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*The birth of Charles Porter is celebrated on this date in 1847. He was a Black artist who specialized in still-life painting.
Charles Porter was born in Hartford, Connecticut. His father was a mill worker, and his mother worked as a servant. Porter's family moved to what was then the nearby village of Rockville (now part of Vernon, Connecticut) by the early 1850s. The family suffered many losses when Porter was young. They endured poverty and tragedy just a few years after moving to Rockville. Porter lost seven of his siblings to illness and one to the American Civil War between 1858 and 1868.
Porter's brothers, Joseph and William, enlisted in the Union Army in 1863. Joseph joined the 29th Connecticut Infantry Regiment (Colored), and William joined the 14th Rhode Island Heavy Artillery (Colored). Joseph was killed in Virginia in 1864. William became seriously ill with malaria and was granted a disability discharge in January 1865.
Porter was his family's first child to attend high school, graduating in 1865. Porter left Rockville in 1868 to study painting in Wilbraham, Massachusetts. In 1869, after two years of art study at Wesleyan Academy (now known as the Wilbraham & Monson Academy), Porter enrolled at the prestigious National Academy of Design in October 1869, becoming the first Black student admitted to the school. Porter attended the art school until the spring of 1873.
While at the school, and for the first time, Porter began exhibiting his work. A painting titled Autumn Leaves was shown in the school's summer exhibition. In May 1870, Porter was among eight art students whose drawings, as part of a large school exhibition, were given special mention in the New York Times. Porter received widespread praise and attention for his work during his four years at the National Academy, earning the support of prominent benefactors such as Frederic Edwin Church and author Mark Twain.
In the fall of 1873, Porter studied art with Joseph Oriel Eaton, a prominent portrait and landscape painter, for a year. Every year, he studied and painted in New York City from fall through spring but returned to Rockville in the summer to paint and teach art classes. From 1873 to 1875, Porter started to sell his work. One painting sold for $175, a high price for that time and the artist's level of experience. Little else is known about Porter during this period. Art collectors were losing interest in American artists and traveling overseas, buying contemporary French art and Old Masters. During the economic downturn, many young American artists began studying overseas in the 1870s. Sales by American artists would not recover until the 1890s.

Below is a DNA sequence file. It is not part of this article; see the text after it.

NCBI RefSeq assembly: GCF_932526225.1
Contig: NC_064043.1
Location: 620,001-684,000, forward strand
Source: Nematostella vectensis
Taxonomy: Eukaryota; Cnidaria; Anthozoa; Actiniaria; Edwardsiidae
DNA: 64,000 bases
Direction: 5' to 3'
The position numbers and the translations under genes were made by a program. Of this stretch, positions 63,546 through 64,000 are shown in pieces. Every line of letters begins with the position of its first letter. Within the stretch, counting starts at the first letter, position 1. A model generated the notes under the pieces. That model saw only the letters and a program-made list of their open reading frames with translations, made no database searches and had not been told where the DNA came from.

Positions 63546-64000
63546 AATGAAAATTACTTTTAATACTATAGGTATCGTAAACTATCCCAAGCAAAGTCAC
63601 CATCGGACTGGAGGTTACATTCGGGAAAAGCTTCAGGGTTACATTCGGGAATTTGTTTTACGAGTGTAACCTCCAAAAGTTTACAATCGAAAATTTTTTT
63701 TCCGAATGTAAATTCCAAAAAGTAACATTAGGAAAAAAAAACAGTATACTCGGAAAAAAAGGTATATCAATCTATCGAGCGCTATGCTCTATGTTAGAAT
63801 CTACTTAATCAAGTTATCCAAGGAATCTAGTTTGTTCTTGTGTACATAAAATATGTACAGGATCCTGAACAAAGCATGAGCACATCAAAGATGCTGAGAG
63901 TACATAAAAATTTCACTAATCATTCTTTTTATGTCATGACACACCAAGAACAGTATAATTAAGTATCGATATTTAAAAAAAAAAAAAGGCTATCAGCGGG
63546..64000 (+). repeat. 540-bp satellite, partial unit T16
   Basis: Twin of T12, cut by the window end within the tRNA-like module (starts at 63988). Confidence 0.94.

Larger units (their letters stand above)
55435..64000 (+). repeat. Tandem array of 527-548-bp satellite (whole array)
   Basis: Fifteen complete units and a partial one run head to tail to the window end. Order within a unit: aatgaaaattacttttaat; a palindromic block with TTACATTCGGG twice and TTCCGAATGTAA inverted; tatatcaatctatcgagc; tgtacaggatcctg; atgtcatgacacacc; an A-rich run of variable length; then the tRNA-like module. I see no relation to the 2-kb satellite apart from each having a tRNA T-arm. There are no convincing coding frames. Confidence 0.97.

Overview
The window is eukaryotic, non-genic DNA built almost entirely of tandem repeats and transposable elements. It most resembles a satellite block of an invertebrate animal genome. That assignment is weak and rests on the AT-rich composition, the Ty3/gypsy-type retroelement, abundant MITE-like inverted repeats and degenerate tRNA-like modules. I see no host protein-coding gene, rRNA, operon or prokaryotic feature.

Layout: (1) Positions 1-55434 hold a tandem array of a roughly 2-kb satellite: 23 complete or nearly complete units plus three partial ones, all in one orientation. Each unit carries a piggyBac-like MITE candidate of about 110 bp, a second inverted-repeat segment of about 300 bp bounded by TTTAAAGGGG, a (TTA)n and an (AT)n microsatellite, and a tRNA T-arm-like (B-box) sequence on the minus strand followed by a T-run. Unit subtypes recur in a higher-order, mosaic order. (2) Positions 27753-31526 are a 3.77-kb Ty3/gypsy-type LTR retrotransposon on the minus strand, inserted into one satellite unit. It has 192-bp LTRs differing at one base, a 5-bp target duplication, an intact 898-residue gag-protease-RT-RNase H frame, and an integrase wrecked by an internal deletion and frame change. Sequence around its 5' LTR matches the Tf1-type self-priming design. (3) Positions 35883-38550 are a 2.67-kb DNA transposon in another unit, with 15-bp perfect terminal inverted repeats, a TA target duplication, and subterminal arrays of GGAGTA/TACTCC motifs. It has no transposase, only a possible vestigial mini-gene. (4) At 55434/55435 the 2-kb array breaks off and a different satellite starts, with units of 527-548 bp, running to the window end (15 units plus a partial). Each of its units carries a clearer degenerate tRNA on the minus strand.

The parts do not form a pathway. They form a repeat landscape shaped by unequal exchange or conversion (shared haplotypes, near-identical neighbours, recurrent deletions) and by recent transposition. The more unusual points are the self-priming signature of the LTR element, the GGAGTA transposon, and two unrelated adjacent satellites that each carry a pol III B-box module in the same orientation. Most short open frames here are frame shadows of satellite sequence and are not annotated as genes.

In 1878, Porter moved to Hartford, Connecticut, and established a studio. The city was experiencing tremendous growth, and its wealthy citizens were interested in art and culture and had the money to begin or add to art collections. Porter's traditional academic art education made him a standout compared to the many self-taught artists who had recently moved to Hartford. He was one of the few artists at the time, and the only man, to specialize in still life painting. While in Hartford, Porter created many of the still-life paintings he is known for today. Several of his paintings of fruit were not typical of the period, as they did not include tableware, porcelain, and glassware and unusual touches such as insects.